2. Job opportunities
Covington is home to a diverse range of industries, providing employment opportunities for its residents. One of the largest employers in the city is the healthcare industry, with several medical facilities and clinics located in the area. The retail industry is also a significant employer, with a variety of shopping centers and stores throughout the city. Other major industries in Covington include construction, manufacturing, and transportation. The city’s proximity to major transportation routes makes it a prime location for logistics and distribution companies as well. Additionally, the city is home to several small businesses and entrepreneurs, including restaurants, specialty shops, and service providers. Overall, the main industries in Covington reflect the city’s diverse economy and offer a range of employment opportunities for its residents.
3. Public transportation
Public transportation options in Covington are limited compared to larger cities, but there are still some options available for those who need to get around without a car. King County Metro operates several bus routes that serve the city, with stops at major intersections and shopping centers. Commuters can also take advantage of the Sound Transit Sounder train, which has a station in nearby Kent and provides service to Seattle and Tacoma. Additionally, the city offers paratransit services for seniors and individuals with disabilities. However, due to the city’s suburban location and limited public transportation infrastructure, many residents rely on cars for their daily transportation needs. Overall, while public transportation options in Covington may not be as extensive as in larger cities, there are still some options available for those who need them.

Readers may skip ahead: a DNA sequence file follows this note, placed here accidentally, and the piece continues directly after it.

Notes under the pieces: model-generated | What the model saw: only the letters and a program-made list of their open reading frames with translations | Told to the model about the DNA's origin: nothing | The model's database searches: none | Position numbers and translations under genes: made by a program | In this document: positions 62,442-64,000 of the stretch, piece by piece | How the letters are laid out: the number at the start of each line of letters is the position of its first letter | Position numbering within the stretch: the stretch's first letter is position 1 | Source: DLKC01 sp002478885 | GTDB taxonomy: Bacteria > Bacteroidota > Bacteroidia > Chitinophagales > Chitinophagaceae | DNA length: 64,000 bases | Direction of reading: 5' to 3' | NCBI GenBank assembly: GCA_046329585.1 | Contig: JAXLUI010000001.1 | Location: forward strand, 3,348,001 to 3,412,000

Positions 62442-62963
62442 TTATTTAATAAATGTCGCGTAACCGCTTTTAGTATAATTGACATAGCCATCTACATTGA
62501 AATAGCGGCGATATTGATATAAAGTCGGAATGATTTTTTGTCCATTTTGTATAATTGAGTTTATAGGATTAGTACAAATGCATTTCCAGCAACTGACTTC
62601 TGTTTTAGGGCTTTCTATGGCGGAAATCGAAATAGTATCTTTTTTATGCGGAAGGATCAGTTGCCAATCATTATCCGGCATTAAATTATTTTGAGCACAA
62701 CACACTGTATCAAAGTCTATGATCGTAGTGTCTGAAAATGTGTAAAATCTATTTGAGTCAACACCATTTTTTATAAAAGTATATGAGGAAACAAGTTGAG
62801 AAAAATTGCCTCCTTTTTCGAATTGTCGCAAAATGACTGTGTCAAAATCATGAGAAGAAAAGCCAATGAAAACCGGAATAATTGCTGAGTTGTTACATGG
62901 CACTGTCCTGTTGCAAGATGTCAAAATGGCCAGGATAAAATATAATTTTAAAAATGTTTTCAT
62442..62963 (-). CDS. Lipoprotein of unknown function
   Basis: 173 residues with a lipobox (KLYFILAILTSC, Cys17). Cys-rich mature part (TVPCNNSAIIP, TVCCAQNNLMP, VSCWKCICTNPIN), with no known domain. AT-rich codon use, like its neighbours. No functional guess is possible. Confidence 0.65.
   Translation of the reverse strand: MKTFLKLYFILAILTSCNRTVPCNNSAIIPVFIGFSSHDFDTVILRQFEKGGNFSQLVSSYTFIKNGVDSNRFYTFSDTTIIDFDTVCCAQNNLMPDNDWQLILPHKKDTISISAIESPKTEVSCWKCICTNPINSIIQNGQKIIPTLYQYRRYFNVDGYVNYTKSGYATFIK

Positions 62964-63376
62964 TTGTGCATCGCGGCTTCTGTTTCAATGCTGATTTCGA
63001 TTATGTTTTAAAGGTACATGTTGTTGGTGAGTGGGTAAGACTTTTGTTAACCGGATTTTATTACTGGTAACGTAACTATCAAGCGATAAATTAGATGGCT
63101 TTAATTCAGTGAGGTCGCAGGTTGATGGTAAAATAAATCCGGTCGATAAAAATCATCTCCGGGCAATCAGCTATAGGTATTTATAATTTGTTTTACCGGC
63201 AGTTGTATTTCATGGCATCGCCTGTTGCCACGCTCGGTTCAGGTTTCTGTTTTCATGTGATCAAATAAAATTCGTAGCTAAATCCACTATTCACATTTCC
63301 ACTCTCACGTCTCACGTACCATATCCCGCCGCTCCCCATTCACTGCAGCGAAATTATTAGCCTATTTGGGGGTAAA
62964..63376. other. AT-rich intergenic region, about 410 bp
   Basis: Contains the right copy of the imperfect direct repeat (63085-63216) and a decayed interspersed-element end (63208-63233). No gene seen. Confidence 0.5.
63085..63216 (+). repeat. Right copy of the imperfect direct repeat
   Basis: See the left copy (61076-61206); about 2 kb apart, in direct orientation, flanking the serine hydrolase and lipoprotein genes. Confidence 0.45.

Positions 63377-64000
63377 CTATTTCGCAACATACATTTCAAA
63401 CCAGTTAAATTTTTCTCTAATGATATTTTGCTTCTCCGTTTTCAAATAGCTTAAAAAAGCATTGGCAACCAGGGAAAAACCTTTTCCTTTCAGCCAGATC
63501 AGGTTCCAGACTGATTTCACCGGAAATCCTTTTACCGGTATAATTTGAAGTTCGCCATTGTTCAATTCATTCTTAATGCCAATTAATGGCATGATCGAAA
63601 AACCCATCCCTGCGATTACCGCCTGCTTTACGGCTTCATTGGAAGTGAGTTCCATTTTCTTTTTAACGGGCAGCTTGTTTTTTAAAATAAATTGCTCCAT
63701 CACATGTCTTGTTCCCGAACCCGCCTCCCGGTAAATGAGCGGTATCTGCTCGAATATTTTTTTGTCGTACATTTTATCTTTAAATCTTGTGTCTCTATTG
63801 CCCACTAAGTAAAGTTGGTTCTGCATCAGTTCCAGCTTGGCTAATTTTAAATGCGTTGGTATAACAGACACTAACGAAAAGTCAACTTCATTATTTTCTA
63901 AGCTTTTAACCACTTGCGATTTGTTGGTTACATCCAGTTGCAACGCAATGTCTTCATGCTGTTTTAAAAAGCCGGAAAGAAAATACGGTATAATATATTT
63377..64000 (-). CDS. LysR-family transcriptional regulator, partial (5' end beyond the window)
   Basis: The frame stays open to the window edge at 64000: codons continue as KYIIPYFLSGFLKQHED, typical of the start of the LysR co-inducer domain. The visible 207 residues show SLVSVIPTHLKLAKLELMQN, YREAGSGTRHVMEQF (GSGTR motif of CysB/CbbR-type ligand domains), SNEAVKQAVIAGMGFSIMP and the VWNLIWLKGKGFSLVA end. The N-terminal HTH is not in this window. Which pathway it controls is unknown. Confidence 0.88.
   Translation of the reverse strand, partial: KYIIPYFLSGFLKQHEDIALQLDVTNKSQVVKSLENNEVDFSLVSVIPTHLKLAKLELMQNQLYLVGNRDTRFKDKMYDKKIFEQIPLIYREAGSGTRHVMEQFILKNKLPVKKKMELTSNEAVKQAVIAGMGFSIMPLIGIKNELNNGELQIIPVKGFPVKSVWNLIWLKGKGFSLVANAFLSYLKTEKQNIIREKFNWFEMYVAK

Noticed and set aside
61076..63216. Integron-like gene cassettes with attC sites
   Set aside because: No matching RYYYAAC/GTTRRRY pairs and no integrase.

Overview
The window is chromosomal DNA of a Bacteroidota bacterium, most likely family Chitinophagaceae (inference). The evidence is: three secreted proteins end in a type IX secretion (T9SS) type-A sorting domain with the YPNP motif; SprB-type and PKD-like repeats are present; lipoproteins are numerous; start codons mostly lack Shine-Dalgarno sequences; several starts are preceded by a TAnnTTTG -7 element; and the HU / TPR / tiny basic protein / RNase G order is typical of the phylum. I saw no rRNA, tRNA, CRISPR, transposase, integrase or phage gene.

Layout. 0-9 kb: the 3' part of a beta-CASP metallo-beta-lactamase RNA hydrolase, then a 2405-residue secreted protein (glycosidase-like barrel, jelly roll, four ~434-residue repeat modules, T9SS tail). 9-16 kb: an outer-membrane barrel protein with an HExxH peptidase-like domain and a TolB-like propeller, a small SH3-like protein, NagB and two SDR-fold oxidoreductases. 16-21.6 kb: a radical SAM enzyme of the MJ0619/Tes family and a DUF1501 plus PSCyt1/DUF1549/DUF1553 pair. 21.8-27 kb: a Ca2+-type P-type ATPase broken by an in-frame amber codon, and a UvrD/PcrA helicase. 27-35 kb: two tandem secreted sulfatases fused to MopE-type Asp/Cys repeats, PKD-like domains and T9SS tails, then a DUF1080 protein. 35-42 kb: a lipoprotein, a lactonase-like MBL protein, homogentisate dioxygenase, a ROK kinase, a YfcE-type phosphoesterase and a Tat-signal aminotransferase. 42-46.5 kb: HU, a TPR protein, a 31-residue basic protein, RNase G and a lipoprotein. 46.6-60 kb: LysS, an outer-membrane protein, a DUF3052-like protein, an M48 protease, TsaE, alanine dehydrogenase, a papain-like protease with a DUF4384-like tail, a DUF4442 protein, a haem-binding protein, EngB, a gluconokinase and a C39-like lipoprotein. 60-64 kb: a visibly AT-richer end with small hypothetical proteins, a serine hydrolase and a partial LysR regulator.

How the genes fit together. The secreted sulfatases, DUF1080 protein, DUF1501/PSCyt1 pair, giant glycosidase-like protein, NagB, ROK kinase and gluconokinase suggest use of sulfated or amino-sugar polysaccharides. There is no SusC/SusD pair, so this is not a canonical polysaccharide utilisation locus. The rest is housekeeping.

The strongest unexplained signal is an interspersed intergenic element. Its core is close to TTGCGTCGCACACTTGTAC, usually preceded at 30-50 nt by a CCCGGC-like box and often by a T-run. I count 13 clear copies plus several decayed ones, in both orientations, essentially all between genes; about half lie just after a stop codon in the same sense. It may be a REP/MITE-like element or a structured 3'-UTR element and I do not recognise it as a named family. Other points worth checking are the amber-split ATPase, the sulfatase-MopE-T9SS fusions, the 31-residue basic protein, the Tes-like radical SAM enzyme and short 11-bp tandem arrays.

Covington is a suburban city with a quieter nightlife scene compared to larger urban areas. There are some restaurants and bars in the city that offer live music, karaoke, and other entertainment options in the evenings. However, most of the nightlife in Covington centers around dining and socializing, rather than clubs or dancing. For those seeking more nightlife options, nearby cities like Seattle and Tacoma offer a wider range of clubs, bars, and entertainment venues that can be easily accessed by car or public transportation. Overall, while the nightlife in Covington may not be as active as in larger cities, there are still some options for dining and socializing in the evenings.
Covington experiences a temperate climate with mild temperatures and consistent rainfall throughout the year. The city receives an average of 47 inches of rain per year, with the majority of the rainfall occurring from October to March. The wettest month is typically December, with an average of over 7 inches of rain. Summers in Covington are generally dry and mild, with average temperatures ranging from the mid-60s to low-70s Fahrenheit. The rainy season in Covington can lead to occasional flooding, particularly in areas near the Cedar River and Soos Creek. However, the consistent rainfall also contributes to the lush greenery and scenic beauty of the area. Overall, while rain is a frequent occurrence in Covington, it is a natural part of the city’s climate and environment.
Determining if Covington is a good place to live and if it’s for you depends on individual preferences and needs. The city offers a number of advantages, such as affordable housing, outdoor recreation, and quality education. However, there are also some disadvantages to consider, such as traffic and limited job opportunities. Ultimately, those considering a move to Covington should weigh these factors and decide what is most important to them.